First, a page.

It is important to keep in mind the non-tax benefits and objectives for the management, preservation, and disposition of assets. These goals should always be at the core of the estate planning process. An estate plan can be effectively crafted or modified to meet one’s non-tax objectives. Trusts can play a critical role.
It is often useful to review the basic framework of a trust and the objectives that trusts can successfully address. Simply put, a trust is a legal arrangement whereby the creator of the trust contributes assets and gives the trustee power to hold and manage these trust assets for the benefit of the beneficiaries. Trusts can be structured in a great variety of ways to achieve different objectives and flexibly drafted to accommodate personal preferences and particular known or anticipated circumstances. A trustee can also be given the flexibility to adapt to changing circumstances while still abiding by the original intent of the creator of the trust.
Non-tax estate planning objectives that trusts can effectively address include:
- Providing for your own current and future needs
- Providing for your spouse or partner when outright gifts or direct distribution of property is not desirable
- Providing for family members until they are old enough and mature enough to manage their own affairs
- Providing for family members with special needs
- Protecting family members who are financially irresponsible or otherwise vulnerable
- Protecting assets from creditors and other adverse parties
- Preserving family wealth by providing for disposition of assets over an extended period of time
- Creating a charitable legacy
- Ensuring continuity of asset management
- Providing for management and disposition of special assets such as real estate or business interests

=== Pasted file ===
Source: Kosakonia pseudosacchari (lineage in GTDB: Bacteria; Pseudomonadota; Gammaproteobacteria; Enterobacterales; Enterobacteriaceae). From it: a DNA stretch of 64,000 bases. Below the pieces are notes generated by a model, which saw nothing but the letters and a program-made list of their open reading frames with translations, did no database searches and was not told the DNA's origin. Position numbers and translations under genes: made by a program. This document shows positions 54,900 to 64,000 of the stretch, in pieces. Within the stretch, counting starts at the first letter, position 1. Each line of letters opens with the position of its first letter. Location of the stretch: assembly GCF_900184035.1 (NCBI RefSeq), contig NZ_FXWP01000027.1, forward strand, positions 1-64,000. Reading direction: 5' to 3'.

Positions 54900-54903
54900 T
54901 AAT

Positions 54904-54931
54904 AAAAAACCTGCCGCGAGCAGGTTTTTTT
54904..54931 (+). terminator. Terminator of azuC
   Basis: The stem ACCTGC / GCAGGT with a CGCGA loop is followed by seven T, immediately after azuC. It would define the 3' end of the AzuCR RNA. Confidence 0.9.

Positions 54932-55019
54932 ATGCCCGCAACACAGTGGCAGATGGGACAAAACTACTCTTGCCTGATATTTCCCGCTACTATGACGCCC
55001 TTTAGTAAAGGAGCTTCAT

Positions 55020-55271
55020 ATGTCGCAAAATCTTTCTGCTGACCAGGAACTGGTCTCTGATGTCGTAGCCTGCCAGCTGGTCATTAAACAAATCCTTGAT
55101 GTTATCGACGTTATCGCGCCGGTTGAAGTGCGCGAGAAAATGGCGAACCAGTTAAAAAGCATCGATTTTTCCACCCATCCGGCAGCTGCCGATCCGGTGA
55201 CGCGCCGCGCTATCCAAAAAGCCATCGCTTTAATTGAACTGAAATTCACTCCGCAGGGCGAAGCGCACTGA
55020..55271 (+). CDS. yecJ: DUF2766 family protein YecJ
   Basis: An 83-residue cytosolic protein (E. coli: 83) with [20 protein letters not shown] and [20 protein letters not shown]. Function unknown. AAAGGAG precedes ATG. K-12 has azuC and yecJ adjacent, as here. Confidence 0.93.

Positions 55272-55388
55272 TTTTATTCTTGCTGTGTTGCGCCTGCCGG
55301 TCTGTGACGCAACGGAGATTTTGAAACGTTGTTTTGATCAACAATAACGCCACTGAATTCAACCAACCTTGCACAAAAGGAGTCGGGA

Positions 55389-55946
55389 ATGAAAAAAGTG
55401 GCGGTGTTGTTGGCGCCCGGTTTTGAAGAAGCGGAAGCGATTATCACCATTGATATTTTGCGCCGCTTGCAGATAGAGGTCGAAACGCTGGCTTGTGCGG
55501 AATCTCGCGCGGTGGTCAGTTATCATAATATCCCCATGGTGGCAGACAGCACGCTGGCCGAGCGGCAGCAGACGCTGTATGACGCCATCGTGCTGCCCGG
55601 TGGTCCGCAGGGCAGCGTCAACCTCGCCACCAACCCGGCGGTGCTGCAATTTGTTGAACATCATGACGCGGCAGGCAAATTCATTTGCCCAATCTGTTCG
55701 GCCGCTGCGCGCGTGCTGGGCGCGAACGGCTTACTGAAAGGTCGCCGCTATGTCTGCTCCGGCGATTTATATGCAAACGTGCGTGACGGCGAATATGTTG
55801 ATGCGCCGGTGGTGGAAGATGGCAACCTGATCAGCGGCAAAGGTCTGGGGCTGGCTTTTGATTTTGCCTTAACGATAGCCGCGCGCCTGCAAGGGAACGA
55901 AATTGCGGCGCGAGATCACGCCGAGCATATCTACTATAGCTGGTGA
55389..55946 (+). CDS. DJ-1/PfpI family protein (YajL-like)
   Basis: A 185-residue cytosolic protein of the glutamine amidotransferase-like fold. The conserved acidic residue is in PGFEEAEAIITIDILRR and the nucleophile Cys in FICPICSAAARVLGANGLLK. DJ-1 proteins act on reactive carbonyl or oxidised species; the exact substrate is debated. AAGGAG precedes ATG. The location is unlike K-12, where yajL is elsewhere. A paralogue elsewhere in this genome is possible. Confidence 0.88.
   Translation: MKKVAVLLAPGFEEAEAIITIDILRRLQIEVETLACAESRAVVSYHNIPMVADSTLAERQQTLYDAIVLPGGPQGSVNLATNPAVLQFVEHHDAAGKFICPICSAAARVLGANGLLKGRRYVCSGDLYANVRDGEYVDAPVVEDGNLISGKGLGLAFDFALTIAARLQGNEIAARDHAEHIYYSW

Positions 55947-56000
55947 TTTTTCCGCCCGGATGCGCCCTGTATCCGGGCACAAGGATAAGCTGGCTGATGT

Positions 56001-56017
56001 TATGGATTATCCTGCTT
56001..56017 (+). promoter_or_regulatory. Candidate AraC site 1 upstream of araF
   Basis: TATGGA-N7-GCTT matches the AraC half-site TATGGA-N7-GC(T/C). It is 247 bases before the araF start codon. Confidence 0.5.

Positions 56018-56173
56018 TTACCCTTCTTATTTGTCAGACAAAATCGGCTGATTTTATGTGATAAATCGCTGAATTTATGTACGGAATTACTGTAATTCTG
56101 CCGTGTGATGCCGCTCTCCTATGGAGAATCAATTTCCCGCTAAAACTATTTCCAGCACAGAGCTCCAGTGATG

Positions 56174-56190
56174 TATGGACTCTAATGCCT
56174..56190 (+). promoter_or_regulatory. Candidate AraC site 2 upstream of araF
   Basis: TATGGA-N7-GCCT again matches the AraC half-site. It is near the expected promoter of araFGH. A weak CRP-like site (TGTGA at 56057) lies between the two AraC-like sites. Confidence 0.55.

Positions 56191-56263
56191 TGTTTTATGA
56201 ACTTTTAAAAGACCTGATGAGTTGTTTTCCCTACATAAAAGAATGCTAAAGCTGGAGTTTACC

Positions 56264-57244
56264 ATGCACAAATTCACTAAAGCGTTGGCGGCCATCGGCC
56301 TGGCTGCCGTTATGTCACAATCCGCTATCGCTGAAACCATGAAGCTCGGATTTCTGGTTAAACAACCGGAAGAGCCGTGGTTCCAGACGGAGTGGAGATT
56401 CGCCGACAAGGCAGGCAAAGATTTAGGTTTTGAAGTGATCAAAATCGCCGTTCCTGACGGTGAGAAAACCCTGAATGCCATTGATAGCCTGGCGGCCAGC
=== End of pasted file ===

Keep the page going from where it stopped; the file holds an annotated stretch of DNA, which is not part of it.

A few examples of types of trusts that can help achieve one or more of these non-tax objectives follow:
Revocable Living Trust
People most often think of creating trusts for the benefit of others, but lifetime trust planning can provide for your own future security and care as you specify. A Revocable Living Trust provides these benefits and it affords you protection from financial and legal problems that may arise from incapacity due to advanced age or disability. While you are willing and able, you can serve as the initial trustee of your trust and retain complete control over the assets. Should you no longer be willing or able to serve as trustee, your named successor trustee will step in to provide continuity of trust administration and asset management for your benefit.
Trust for a Spouse or Family Member
A trust can be particularly helpful in providing for a spouse or other family member not capable of responsibly managing financial assets or other property. The trustee will provide for the beneficiary’s needs in accordance (with the terms of the trust, provide professional management of the assets and ensure that the assets are ultimately distributed to the heirs that you specify. Properly structured, a trust can also protect trust assets from a beneficiary’s creditors, claims of a divorcing spouse, or other legal complications.
Trust for a Minor Child
For significant lifetime gifts or bequests to a minor child, a trust is often a better choice than a custodial account. A custodial account generally requires distribution to the child at age 18 or 21, depending on state law. A trust for the child’s benefit can extend beyond age 21 and include provisions that you establish for the appropriate purposes and timing of distributions to the child or for the child’s benefit.
While outright charitable gifts can always be made during lifetime or by specific bequest in a will, a charitable trust allows a donor to give generously to charity while receiving the benefit of distributions from the trust. A Charitable Remainder Trust (CRT) is a trust that provides for annual distributions to one or more beneficiaries for a stated time period or for life, and at the end of the trust term the remaining value is paid to one or more charities chosen by the donor. A Charitable Lead Trust (CLT) is the mirror image of a CRT – the charity or charities get annual distributions for a stated time period or for the life or lives of an individual, and at the end of the trust term the remaining value is paid to beneficiaries chosen by the donor. In addition to providing substantial tax benefits, these types of trusts allow donors to carry out their charitable legacy while retaining some benefit from the gifted assets.
by Cole P. Vastine
Mr. Vastine is Senior Vice President and Director of Trust and Account Administration at Pennsylvania Trust.